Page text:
Theatre review: Far Away, Spike Island (Cork Midsummer)

Judith Roddy and Manus Halligan in Corcadorca's Far Away, on Spike


Fear, paranoia and brutality in a world at war are the themes of Corcadorca’s spine-chilling production of Caryl Churchill’s dystopian play. Written in 2000, it feels highly relevant today. When one of the characters nonchalantly talks of having killed two cats and a child under five, the skewed value system of the world created in this play is underlined. Human life is utterly disposable.

The audience is attuned to the terrors of the play when, after disembarking from the ferry and being led into the archway of the fortress, the massive door is slammed shut. Prison wardens in red jump suits don’t make any eye contact with us. We feel trapped.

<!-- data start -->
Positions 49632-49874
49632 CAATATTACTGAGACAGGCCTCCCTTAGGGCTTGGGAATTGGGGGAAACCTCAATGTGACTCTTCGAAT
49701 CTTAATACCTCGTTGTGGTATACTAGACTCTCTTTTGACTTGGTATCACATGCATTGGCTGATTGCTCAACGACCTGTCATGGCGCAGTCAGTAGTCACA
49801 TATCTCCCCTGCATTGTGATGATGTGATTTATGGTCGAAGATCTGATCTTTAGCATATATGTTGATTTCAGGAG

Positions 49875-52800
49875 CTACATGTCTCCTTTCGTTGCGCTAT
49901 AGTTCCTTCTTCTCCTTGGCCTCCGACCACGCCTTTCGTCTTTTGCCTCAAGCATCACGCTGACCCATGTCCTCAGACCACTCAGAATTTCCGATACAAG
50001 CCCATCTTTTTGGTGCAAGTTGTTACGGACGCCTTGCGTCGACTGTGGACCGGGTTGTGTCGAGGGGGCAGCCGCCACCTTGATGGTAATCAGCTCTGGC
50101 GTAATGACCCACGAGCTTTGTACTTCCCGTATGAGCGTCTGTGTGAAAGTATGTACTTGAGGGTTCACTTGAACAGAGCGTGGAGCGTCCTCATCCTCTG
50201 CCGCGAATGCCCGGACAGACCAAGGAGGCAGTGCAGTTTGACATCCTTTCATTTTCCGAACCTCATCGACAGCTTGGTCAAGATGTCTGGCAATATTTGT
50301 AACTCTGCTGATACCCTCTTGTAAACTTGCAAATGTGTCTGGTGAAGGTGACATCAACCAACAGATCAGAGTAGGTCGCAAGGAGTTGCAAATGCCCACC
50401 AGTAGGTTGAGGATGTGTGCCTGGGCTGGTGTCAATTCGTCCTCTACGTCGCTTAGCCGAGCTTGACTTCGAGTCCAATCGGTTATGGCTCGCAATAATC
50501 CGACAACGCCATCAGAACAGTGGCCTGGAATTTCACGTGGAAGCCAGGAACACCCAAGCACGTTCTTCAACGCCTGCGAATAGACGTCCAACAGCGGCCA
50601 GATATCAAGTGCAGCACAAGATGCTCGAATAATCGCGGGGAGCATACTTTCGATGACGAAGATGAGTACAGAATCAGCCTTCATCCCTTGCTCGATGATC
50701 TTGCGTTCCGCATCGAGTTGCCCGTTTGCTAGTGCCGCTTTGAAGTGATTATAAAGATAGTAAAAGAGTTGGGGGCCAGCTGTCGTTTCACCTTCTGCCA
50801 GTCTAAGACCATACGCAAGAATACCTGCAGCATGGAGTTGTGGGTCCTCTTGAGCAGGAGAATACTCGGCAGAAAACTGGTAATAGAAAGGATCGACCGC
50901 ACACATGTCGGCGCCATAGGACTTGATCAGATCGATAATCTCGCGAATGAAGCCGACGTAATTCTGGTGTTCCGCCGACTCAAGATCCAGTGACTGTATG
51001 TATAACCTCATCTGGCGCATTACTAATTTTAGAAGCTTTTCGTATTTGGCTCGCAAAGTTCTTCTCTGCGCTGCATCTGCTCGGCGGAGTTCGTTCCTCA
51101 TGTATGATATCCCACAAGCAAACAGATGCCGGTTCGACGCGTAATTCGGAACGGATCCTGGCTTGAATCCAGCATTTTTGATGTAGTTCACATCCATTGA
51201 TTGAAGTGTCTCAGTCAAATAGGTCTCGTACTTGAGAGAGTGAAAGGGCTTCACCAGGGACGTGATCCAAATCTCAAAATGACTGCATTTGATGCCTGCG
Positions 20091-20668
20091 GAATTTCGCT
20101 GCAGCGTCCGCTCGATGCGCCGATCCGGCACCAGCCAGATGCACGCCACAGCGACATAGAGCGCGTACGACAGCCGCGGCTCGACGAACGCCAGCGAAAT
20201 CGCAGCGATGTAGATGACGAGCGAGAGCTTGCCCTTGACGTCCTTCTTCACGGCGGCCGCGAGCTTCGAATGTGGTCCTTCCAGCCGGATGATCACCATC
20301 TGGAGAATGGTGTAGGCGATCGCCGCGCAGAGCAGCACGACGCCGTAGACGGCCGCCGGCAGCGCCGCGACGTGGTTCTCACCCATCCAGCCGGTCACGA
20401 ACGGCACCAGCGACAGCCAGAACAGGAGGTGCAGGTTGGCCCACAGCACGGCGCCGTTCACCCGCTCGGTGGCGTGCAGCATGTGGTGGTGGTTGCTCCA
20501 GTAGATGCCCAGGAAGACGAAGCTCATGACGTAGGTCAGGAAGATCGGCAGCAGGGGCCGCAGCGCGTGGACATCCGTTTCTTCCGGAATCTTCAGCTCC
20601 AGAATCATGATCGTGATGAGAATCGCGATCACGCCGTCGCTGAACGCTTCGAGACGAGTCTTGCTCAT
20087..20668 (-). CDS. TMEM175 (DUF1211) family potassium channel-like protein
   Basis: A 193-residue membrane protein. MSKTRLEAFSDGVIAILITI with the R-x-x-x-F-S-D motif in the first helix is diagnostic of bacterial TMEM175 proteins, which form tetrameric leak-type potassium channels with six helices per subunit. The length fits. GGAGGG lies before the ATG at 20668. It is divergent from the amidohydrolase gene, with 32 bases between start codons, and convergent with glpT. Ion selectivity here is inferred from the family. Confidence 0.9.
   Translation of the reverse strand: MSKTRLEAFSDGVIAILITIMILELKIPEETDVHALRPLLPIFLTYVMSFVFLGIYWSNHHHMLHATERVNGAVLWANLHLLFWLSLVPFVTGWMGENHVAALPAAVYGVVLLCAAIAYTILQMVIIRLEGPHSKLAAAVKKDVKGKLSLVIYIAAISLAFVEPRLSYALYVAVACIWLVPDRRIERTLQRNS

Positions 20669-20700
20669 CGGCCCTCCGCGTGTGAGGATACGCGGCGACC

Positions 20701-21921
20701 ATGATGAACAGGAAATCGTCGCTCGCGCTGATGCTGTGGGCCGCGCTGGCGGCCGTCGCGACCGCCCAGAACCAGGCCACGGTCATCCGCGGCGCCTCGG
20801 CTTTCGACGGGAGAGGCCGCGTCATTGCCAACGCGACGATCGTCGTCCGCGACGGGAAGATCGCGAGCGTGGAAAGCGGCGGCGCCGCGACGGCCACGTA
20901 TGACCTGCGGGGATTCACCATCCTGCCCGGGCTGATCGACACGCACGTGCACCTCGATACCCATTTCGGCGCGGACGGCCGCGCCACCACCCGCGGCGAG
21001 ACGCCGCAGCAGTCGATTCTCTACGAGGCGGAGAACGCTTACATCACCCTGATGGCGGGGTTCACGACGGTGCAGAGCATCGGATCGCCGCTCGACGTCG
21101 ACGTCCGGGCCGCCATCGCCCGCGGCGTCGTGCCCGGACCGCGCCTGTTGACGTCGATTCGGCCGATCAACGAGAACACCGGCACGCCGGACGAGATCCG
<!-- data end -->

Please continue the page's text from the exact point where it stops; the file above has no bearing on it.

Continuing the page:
An air of menace pervades all that follows. Pauline McLynn plays an aunt trying to hide sinister secrets from her niece (Judith Roddy). The pleasant chit-chat of the niece’s job in a hat-making business soon gives way to more darkness and violence.

Director, Pat Kiernan, has made great use of the massive space of the old fortress/prison on Spike. Impressive sound and lighting effects add to the surreal atmosphere of a location that has seen its fair share of human misery through the centuries. Far Away is heavy on metaphor, but it all makes for powerful theatre in a spectacular setting.

  • Until July 1


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